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Wednesday, 16 January, 2002, 18:01 GMT
Unemployment: UK leads the pack
Evan Davis

Unemployment rose for the third consecutive month in December, although the rise was small.

The number out of work and claiming benefit rose by 3,200 - the third consecutive month it has increased.

International Unemployment
UK: 5.1%
USA: 5.4%
Japan: 5.4%
Canada: 7.3%
Germany: 8.0%
France: 9.1%
Italy: 9.3%
Source: OECD (October 2001)
On the internationally recognised measure of unemployment, the rate of joblessness in the UK is now 5.1%.

But it also emerged today that that rate of unemployment is now the lowest of any of the big industrial nations, for the first time in a generation.

Manufacturing under pressure

It's hard to know whether to greet the rise in unemployment with gloom because any job losses are bad news. Or to greet the figures with relief, because so far they have not been as bad as expected.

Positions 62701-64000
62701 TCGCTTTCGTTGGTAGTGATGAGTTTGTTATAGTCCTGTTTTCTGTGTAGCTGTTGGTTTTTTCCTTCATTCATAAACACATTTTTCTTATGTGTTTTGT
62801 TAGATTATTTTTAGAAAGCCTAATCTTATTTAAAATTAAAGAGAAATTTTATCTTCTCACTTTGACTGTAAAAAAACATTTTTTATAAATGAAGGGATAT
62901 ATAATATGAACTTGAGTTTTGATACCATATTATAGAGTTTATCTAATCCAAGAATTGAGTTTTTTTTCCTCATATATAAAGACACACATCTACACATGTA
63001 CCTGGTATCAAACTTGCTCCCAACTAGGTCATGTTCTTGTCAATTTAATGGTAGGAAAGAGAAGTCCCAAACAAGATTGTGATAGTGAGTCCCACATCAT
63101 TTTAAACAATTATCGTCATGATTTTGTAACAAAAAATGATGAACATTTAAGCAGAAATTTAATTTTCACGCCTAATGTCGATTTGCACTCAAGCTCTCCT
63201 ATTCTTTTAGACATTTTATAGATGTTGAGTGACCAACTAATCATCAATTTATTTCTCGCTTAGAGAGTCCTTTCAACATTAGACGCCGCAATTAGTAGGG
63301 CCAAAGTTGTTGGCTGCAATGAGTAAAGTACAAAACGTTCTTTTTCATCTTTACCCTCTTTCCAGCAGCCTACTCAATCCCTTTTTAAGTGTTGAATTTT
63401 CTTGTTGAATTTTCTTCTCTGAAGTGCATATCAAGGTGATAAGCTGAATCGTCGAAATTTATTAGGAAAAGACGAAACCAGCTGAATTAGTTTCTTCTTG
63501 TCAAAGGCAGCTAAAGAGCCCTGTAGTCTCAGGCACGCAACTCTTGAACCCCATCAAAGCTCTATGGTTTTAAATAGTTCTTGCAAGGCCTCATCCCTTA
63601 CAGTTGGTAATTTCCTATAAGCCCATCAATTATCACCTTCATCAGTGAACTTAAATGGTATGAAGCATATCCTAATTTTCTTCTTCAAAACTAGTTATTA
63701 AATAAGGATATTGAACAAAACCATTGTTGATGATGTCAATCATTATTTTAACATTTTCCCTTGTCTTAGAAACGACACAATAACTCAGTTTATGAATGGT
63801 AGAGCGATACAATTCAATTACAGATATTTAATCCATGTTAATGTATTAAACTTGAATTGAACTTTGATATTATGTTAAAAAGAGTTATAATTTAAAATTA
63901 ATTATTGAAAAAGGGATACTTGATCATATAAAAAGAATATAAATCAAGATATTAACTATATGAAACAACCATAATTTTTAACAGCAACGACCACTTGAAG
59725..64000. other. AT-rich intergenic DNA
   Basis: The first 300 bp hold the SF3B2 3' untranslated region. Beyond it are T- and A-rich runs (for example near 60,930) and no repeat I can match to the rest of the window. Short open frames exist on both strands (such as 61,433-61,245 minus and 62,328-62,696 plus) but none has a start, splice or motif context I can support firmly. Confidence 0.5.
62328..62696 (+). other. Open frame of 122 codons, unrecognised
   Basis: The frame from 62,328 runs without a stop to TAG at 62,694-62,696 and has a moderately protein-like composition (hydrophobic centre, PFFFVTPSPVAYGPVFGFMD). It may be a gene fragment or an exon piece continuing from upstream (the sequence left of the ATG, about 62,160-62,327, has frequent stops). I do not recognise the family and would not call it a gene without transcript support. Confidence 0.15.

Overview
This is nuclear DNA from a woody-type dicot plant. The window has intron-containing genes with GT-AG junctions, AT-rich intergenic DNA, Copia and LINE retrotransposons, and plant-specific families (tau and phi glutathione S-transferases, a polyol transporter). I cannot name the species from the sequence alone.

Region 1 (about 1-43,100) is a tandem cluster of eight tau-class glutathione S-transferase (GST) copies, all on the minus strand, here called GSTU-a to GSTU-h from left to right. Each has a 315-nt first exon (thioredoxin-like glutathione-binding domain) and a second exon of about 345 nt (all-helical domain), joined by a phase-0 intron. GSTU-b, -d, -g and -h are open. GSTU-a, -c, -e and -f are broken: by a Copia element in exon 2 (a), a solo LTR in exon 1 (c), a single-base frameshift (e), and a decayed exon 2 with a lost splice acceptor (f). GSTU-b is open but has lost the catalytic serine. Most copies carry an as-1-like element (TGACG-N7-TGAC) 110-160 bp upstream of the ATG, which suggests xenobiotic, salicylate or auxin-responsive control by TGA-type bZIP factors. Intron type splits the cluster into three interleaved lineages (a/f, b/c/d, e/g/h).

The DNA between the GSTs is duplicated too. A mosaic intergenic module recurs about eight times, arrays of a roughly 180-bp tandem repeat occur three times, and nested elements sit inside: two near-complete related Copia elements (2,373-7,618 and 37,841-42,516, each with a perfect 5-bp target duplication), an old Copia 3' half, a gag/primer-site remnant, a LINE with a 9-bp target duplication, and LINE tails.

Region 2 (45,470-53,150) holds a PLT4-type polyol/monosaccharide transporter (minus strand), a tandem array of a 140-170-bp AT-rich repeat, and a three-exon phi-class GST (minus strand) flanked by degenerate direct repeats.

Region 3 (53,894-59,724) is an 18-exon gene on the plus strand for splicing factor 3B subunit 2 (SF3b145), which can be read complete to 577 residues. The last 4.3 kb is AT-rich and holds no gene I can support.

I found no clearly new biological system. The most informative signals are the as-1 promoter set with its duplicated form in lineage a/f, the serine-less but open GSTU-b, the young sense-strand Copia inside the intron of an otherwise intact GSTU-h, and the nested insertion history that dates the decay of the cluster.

Japanese unemployment is now higher than in the UK
Japanese unemployment is now higher than in the UK
The truth is that the jobless total tends to have a delayed reaction to the wider economy, and unemployment will continue to grow.

It's also true, that manufacturing jobs are being lost at a rapid rate, even services are struggling. Most of the good news on jobs is in growth of employment in public services and in education and health.

Britain stands out

But in one important sense, today is a momentous one in Britain's unemployment history.

For the first time since 1966, on the best comparable figures drawn up by the official group, the Organisation of Economic Cooperation and Development in Paris, Britain's latest unemployment rate is the lowest of all the large industrial countries.

Japan and the US have become accustomed to enjoying far lower unemployment than the UK, but the economic slowdown has been so severe in those countries, they have now passed Britain.

And in the rest of Europe, France, Germany and Italy all have many more unemployed than in the UK.

While some smaller European countries have lower unemployment, overall unemployment in the twelve countries of the eurozone is 8.5%, compared to 5.1% in the UK.

Of course, that other countries unemployment is rising faster than ours may not be much consolation to anyone here, whose job is going, or about to go.

Whatever Britain's performance relative to other countries, the number out of work is expected to continue rising as the slowdown late last year works its way through the labour market.

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